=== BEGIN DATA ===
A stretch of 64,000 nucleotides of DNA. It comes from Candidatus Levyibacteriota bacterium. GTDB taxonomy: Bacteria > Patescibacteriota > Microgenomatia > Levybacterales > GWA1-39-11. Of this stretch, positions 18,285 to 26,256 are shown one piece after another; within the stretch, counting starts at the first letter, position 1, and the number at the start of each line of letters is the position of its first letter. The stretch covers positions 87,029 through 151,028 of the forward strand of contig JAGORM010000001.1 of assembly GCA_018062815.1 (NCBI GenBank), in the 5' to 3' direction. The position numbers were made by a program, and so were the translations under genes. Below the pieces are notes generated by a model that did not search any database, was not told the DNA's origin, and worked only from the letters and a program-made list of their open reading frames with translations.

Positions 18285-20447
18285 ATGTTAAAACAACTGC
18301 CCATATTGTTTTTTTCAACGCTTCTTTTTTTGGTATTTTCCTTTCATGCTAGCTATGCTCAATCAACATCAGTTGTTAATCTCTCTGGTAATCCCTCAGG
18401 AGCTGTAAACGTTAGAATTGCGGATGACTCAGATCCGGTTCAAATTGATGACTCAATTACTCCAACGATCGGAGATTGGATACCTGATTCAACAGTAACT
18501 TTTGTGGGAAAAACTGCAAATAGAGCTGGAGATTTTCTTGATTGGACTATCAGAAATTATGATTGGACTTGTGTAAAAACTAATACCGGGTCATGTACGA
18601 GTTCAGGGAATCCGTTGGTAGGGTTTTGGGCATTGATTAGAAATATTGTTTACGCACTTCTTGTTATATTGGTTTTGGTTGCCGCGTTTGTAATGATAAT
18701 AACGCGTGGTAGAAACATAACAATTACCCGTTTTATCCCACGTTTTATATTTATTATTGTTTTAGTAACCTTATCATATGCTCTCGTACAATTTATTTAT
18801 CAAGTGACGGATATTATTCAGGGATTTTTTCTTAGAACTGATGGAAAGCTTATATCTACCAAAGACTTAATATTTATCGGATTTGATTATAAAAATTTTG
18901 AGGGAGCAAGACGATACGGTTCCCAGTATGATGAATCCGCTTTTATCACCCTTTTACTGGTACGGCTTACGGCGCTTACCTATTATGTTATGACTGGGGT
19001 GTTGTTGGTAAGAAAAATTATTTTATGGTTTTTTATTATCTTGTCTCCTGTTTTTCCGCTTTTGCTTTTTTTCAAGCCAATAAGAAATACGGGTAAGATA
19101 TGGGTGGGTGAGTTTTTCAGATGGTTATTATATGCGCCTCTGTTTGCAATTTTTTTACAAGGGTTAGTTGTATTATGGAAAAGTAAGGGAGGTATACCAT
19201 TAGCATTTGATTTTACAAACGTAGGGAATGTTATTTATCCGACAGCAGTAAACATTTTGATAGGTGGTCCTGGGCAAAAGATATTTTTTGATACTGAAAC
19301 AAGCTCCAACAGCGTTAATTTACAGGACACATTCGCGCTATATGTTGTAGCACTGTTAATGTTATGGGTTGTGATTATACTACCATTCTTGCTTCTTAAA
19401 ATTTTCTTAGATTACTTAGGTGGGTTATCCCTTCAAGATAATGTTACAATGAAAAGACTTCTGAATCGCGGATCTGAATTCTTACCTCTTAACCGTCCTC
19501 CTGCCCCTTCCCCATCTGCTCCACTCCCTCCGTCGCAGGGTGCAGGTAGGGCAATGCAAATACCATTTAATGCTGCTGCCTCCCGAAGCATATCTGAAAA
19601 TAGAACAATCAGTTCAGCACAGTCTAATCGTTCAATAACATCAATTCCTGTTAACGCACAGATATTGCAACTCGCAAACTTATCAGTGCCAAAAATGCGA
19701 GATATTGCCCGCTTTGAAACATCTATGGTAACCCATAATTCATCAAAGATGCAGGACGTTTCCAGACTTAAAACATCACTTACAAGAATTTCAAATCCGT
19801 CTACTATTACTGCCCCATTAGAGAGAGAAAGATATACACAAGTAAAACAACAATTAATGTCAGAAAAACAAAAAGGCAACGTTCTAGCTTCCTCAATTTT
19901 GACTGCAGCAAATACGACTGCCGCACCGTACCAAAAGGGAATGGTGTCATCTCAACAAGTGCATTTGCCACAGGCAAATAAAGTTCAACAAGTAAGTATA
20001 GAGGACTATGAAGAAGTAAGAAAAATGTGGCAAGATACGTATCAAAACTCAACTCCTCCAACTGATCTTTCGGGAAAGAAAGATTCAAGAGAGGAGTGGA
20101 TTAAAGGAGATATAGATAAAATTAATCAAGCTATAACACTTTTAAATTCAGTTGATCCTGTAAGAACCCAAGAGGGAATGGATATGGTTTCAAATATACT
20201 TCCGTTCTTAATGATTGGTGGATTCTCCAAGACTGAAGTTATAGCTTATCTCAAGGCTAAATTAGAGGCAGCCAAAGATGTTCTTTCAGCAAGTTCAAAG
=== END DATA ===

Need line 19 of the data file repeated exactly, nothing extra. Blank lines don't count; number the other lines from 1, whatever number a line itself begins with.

19801 CTACTATTACTGCCCCATTAGAGAGAGAAAGATATACACAAGTAAAACAACAATTAATGTCAGAAAAACAAAAAGGCAACGTTCTAGCTTCCTCAATTTT